But the faster, the better is a misconception: Rotating the flask too vigorously can cause parts of the flask contents to splash over into the receiving flask and condenser, and it also always depends on which size of flask is used and how full the flask is.
For a good starting point for the rotation, you can set 100 to 120 rpm and then gradually work your way up. Moreover, a flask should never be filled to more than half its design nominal volume, i.e. a maximum of 1 L of mixture into a 2 L flask.  An overfill will otherwise have a negative effect on the process runtime.

Which effects does the cooling temperature have? The warmer or colder the chiller, the ...?

One common misconception is: "The colder the chiller, the better". The recirculation chiller has a particular performance spectrum: The colder the setting, the more energy it spends on cooling itself down and maintaining its temperature.  This is frequently combined with condensation and even ice formation on the cooling hoses, particularly in high humidity conditions. A cooling temperature that is not too cold is ideal, so that the available cooling surface in the condenser of the rotary evaporator is optimally used. If not, the distillation process will last unnecessarily longer. If the chiller is set too warm, the result is that the steam rising into the condenser is not condensed quickly enough and is drawn into the vacuum pump. This is indicated by the fact that distillate is collected in the condensate cooler (the small glass flask at the back of the pump). If so, you must either set the chiller colder or turn the vacuum down a bit so as not to overload the condenser. We have learned from experience that the vast majority of processes run optimally at a setting of 5 °C cooling temperature.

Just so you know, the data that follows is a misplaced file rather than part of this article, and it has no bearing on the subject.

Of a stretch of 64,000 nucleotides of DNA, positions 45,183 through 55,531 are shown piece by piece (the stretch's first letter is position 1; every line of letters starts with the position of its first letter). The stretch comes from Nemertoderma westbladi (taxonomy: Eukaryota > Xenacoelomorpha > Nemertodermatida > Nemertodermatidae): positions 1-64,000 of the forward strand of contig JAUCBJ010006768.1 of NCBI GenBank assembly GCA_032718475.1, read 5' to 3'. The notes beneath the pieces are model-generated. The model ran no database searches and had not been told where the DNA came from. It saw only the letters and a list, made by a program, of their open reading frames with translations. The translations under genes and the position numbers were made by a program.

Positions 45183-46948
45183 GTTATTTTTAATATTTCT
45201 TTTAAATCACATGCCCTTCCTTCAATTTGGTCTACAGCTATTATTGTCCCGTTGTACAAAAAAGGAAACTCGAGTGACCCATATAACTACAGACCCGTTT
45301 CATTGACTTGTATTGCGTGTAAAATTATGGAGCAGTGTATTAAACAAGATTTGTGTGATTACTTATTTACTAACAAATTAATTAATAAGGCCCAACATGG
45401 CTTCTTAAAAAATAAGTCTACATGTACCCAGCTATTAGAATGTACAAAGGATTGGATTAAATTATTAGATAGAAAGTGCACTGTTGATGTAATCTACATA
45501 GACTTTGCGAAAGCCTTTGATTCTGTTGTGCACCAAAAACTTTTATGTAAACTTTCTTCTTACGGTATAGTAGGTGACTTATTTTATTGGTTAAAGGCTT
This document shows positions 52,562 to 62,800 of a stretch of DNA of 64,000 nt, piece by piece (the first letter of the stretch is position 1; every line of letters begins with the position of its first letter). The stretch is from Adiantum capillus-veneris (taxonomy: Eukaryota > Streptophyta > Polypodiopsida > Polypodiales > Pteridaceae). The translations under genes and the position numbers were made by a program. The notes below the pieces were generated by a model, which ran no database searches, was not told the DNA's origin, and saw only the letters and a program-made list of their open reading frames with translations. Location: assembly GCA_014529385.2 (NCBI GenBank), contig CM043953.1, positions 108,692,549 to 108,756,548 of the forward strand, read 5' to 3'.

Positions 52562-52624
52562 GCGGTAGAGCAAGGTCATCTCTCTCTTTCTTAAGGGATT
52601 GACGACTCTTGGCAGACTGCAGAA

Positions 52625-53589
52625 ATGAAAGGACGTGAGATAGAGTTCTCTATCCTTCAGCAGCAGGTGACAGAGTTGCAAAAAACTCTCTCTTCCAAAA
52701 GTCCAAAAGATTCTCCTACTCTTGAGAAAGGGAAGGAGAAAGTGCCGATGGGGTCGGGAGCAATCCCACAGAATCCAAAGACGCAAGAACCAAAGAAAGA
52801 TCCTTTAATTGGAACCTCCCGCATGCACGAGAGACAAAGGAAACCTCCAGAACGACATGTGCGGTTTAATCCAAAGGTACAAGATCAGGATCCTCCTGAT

How do the parameters measures differ between hydrosoles and distillates?

Water requires more energy (heat) to evaporate and more cold (cooler) to condense than alcohol. Therefore, you will realize that the process is always slower with a hydrosoles than with alcohol. It is possible to counteract this slightly by increasing the temperature of the heating bath (50 to 60 °C, provided that the aroma does not suffer as a result) and by selecting a lower vacuum value.

By the way: You can find a more detailed description of the processes occurring in the rotary evaporator in this blog article.

Didn't find your question? No problem! Just write them in the comments. We are looking forward to receiving your feedback!

Your Heidolph Team

Heidolph Team
Heidolph Instruments is a premium manufacturer of high-quality laboratory equipment.